At Grit Therapy, our hearts are full of love and compassion for those who have lost a loved one to COVID-19. We send out our deepest condolences to the people across the globe who have had to say goodbye during these difficult times.
Additionally, we are all experiencing many daily losses, and we want to take a moment to validate the sadness and grief of losing our lives as we knew them. We hope you know that it’s ok to grieve those changes, big and small. In fact, we encourage you to get support around your grief; talk to loved ones, make art, write in your journal, have a good cry, spend time identifying thoughts and feelings, reach out to a professional, tell the truth about how you’re feeling.
If you are feeling the weight of loss during this crisis, you are in good company. Over the past few weeks, we’ve noticed grief surfacing around some similar themes for our clinicians and our clients:
Financial stability: Whether you were living paycheck to paycheck, or feeling secure with your savings and retirement, chances are you will feel a shift in the sense of safety and security that you had in your pre-COVID financial situation.
In person connection: We are wired to physically and emotionally connect with one another in person. The loss of in person interaction can take a heavy toll on our spirits, minds, and sense of connection.
Sense of normalcy: There used to be a deeper sense of normalcy. Most of our day to day lives are filled with more unknowing and less predictability than ever before.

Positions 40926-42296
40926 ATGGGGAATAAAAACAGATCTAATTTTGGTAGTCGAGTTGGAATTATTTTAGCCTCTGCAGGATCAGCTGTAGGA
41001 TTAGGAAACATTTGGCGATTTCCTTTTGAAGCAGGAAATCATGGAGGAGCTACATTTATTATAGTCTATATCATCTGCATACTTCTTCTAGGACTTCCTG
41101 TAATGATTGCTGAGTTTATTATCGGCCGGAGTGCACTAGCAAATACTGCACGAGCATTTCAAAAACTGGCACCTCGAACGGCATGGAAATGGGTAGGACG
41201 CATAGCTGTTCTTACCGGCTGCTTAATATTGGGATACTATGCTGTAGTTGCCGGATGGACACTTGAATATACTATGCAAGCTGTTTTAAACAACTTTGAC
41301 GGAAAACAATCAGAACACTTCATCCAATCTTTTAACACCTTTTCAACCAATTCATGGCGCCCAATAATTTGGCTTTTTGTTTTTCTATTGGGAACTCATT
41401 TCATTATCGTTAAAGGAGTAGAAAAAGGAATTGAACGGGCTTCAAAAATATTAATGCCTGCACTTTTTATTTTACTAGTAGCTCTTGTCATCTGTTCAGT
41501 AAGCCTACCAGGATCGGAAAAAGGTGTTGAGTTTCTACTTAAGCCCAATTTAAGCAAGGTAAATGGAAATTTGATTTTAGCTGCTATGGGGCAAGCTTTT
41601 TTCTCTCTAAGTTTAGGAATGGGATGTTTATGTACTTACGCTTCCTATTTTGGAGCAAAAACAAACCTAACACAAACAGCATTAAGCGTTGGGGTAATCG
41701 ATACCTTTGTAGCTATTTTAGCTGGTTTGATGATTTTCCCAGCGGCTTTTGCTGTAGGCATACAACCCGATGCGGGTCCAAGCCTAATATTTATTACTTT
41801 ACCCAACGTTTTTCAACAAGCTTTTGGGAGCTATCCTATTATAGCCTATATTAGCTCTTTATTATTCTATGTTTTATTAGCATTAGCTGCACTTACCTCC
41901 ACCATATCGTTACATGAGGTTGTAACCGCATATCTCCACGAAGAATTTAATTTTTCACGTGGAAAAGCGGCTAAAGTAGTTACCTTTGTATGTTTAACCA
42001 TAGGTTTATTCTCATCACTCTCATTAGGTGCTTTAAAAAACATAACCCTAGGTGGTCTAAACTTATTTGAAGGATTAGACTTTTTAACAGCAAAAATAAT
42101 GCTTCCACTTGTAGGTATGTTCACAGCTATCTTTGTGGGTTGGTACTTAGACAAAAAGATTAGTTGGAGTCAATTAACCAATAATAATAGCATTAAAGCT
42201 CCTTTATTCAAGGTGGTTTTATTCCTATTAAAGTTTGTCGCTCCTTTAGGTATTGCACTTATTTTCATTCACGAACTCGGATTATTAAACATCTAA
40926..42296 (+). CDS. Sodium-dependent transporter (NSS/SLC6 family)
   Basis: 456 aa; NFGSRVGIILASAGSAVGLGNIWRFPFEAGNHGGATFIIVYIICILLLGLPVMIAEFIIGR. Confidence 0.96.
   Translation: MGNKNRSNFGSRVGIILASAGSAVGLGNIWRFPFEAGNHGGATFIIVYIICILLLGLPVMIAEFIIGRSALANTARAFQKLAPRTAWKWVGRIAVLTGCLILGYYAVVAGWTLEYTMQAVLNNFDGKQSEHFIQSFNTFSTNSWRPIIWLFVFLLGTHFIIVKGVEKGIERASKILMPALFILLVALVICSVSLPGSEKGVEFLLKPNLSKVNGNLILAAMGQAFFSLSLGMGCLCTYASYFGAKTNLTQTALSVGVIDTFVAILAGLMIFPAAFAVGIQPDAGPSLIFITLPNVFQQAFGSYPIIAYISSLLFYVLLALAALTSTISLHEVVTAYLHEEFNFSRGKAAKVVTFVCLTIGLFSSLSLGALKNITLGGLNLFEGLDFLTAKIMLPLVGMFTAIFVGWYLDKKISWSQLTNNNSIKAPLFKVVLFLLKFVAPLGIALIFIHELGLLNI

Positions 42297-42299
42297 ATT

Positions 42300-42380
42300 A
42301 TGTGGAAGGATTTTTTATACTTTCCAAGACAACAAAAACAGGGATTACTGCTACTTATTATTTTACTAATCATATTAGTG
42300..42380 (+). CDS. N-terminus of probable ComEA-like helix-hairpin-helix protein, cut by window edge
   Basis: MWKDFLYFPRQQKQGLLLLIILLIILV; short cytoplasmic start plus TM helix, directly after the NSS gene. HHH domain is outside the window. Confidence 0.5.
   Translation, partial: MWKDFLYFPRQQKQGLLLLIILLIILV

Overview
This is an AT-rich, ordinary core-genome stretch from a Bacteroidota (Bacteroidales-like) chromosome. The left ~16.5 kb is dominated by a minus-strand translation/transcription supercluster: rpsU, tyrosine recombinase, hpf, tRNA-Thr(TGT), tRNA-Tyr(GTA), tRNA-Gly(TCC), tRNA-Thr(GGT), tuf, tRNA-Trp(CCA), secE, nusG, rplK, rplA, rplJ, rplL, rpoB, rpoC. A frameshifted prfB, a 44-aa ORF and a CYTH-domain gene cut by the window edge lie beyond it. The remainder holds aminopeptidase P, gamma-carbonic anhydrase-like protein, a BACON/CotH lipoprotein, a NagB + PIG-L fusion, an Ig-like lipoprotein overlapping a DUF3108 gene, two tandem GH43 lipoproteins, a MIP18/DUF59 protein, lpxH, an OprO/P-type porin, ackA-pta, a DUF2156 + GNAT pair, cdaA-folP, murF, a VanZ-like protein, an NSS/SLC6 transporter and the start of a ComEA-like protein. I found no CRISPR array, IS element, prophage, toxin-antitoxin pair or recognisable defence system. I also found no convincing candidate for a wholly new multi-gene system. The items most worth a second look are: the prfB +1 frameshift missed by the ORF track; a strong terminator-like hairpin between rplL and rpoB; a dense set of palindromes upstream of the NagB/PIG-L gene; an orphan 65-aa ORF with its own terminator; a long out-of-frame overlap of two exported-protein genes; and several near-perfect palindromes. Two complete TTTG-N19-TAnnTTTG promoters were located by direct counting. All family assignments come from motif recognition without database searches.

Career goals: So many of us were on the verge of a career change, launch, promotion, or advancement. Years of work towards a career goal could be put on hold, or lost completely.
Creative dreams: The fruition of a creative dream can take an immense amount of time, sacrifice, and resources. Many people will have to wait to share albums, publish books, produce shows, sell paintings, make films, etc.
Ability to care for loved ones: For those of us with elderly or sick family members, social isolation means we can’t care for these relatives as we used to, or won’t have the option to travel if our loved ones get sick or pass away.
Vacations: Millions of vacations have been cancelled in the wake of COVID. We know that travel and time off provides a much needed reset for our minds and spirits. Months of planning and saving may have been lost.
Celebrations: Birthdays, weddings, anniversaries, parties, graduations, prom night; there is an endless list of important celebrations that are either cancelled, on hold, or moved to an online platform.
Connection to partners: While we may be cooped up with our partner day to day, we might also be noticing a change in our connection. We are under immense stress and fear, which can make it difficult to offer empathy and patience to those around us. You may be less available to your partner, and them to you, leaving you with feelings of loneliness.
Support: We are all in this pandemic together, meaning, we are all experiencing the loss, fear, grief and stress. The supervisors, co-workers, friends, parents, and partners who used to support and cheerlead for us are busy trying to manage their own response to the world. You may find them less available, more edgy, and disconnected.
Daily living activities: Birthday parties, daily walks, exercise, house projects, spiritual and religious meetings/events, retreats, day trips, dental work, so many of the things that make up our daily life are missing.
It’s ok to take a minute to honor these losses, small or large.
Stay tuned for more ideas about caring for your mental health during the COVID-19 pandemic.
If you feel you need the support of a mental health professional during this time, contact us for more information about tele-therapy.